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When Are Three Voters Enough for Privacy Properties?

  • Myrto ArapinisEmail author
  • Véronique Cortier
  • Steve Kremer
Conference paper
Part of the Lecture Notes in Computer Science book series (LNCS, volume 9879)

Abstract

Protocols for secure electronic voting are of increasing societal importance. Proving rigorously their security is more challenging than many other protocols, which aim at authentication or key exchange. One of the reasons is that they need to be secure for an arbitrary number of malicious voters. In this paper we identify a class of voting protocols for which only a small number of agents needs to be considered: if there is an attack on vote privacy then there is also an attack that involves at most 3 voters (2 honest voters and 1 dishonest voter).

In the case where the protocol allows a voter to cast several votes and counts, e.g., only the last one, we also reduce the number of ballots required for an attack to 10, and under some additional hypotheses, 7 ballots. Our results are formalised and proven in a symbolic model based on the applied pi calculus. We illustrate the applicability of our results on several case studies, including different versions of Helios and Prêt-à-Voter, as well as the JCJ protocol. For some of these protocols we can use the ProVerif tool to provide the first formal proofs of privacy for an unbounded number of voters.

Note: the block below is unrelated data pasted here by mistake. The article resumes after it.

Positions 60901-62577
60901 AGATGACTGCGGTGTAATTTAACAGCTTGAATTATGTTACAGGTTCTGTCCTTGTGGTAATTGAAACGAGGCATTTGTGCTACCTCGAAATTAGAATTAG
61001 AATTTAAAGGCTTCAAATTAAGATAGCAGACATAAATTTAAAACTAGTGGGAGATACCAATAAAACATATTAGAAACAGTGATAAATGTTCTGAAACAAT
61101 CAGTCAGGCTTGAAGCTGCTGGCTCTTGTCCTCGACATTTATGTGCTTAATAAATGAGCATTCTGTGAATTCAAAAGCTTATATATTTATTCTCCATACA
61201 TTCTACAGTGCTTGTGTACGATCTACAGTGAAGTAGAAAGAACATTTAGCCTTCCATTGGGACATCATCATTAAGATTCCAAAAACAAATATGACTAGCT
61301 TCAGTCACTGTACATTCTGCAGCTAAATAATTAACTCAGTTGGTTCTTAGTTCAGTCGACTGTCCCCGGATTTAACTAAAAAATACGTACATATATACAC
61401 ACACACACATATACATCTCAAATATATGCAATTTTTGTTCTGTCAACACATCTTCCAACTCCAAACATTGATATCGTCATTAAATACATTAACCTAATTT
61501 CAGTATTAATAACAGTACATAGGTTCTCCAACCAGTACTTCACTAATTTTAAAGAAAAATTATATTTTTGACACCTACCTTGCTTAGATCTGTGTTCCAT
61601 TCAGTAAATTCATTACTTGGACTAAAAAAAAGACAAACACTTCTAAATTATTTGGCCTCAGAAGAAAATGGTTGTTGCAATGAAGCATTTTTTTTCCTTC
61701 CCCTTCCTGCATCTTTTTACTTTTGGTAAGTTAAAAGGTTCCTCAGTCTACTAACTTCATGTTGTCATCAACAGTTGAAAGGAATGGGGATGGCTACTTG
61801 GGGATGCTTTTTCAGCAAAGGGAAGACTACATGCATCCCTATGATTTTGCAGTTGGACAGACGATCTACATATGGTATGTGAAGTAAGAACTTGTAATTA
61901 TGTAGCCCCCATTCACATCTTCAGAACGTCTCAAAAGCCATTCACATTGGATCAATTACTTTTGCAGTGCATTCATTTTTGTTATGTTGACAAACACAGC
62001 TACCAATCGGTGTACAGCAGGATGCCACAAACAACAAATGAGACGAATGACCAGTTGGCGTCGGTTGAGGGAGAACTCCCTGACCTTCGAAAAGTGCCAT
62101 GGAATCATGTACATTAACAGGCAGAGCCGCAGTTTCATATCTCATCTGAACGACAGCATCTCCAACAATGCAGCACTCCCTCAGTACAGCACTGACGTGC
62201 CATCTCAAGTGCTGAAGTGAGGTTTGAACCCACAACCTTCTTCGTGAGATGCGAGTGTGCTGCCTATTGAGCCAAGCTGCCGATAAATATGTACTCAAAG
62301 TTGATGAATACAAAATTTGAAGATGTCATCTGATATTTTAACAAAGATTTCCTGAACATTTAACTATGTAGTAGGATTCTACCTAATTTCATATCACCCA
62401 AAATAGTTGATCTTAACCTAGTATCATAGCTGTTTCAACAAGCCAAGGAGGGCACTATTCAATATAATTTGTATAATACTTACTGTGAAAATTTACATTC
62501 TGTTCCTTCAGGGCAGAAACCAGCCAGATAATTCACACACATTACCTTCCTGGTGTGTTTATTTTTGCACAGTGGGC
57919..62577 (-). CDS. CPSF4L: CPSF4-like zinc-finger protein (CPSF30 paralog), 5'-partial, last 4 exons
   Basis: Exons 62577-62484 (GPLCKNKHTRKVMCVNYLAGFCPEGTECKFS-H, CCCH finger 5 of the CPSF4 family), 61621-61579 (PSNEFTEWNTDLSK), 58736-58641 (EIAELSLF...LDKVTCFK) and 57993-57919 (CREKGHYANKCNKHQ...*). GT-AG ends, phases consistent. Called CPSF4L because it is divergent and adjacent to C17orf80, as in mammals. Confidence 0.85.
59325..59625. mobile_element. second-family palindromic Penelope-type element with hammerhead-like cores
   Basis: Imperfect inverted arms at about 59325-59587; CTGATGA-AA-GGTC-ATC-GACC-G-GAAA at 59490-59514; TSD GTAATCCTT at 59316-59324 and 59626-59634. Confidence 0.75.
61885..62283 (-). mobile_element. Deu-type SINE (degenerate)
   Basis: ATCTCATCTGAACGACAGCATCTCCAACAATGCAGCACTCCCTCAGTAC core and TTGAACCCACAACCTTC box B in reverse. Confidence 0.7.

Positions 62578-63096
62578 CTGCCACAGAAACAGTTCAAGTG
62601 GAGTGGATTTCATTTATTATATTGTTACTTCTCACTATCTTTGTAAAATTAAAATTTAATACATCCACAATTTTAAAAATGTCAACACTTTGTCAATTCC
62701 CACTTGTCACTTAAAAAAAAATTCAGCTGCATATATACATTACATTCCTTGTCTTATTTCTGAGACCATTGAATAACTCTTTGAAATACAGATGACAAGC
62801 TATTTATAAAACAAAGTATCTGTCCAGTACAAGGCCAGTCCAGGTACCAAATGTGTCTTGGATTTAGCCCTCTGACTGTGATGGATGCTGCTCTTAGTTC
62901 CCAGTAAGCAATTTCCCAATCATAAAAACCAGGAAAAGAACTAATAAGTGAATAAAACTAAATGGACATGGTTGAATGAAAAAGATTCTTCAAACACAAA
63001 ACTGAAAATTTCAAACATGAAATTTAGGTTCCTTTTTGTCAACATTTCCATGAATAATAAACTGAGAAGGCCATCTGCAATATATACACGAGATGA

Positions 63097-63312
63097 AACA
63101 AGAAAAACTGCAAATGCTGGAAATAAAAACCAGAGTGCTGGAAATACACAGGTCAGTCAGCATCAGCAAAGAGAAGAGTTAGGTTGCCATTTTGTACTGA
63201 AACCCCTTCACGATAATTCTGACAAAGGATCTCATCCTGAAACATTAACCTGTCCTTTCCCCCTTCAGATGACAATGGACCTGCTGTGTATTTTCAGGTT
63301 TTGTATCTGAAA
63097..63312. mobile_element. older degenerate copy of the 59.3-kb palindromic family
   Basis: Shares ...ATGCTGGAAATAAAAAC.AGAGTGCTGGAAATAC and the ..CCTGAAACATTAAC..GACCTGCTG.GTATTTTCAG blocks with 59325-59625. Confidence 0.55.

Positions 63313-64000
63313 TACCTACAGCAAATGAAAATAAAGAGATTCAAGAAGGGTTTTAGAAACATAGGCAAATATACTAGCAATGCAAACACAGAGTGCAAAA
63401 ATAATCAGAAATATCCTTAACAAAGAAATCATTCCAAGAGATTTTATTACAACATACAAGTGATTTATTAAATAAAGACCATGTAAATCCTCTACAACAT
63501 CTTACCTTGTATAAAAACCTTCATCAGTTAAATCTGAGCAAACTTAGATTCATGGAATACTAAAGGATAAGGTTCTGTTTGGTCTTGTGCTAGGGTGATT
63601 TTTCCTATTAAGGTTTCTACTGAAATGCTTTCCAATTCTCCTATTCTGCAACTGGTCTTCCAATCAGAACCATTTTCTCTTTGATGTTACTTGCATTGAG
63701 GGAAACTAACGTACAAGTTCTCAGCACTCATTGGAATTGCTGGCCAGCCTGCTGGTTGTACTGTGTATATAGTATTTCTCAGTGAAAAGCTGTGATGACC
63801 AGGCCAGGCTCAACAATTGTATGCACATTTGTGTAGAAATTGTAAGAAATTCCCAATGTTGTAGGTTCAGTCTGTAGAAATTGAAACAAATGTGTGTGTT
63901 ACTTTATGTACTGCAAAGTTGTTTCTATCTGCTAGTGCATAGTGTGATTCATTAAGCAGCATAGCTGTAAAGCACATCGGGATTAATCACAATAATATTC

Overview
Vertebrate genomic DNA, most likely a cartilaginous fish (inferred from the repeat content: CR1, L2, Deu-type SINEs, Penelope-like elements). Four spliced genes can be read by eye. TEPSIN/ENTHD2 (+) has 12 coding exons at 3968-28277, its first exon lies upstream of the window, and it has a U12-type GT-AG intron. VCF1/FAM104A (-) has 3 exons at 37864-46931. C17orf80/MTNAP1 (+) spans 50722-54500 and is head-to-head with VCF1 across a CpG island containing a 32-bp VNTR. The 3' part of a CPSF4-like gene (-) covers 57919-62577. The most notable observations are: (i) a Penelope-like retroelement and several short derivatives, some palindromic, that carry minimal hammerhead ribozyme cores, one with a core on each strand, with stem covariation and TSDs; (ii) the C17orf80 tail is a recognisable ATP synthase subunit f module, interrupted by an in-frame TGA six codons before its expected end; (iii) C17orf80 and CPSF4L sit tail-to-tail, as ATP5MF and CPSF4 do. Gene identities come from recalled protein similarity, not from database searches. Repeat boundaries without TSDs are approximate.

Keywords

Equational Theory Counting Function Symbolic Model Reduction Result Unbounded Number 
These keywords were added by machine and not by the authors. This process is experimental and the keywords may be updated as the learning algorithm improves.

Notes

Acknowledgments

This work has received funding from the European Research Council (ERC) under the EU’s Horizon 2020 research and innovation program (grant agreement No 645865-SPOOC) and the ANR project SEQUOIA ANR-14-CE28-0030-01.

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Copyright information

© Springer International Publishing Switzerland 2016

Authors and Affiliations

  • Myrto Arapinis
    • 1
    Email author
  • Véronique Cortier
    • 2
  • Steve Kremer
    • 2
  1. 1.University of EdinburghEdinburghUK
  2. 2.LORIA, CNRS & Inria Nancy & Université de LorraineNancyFrance

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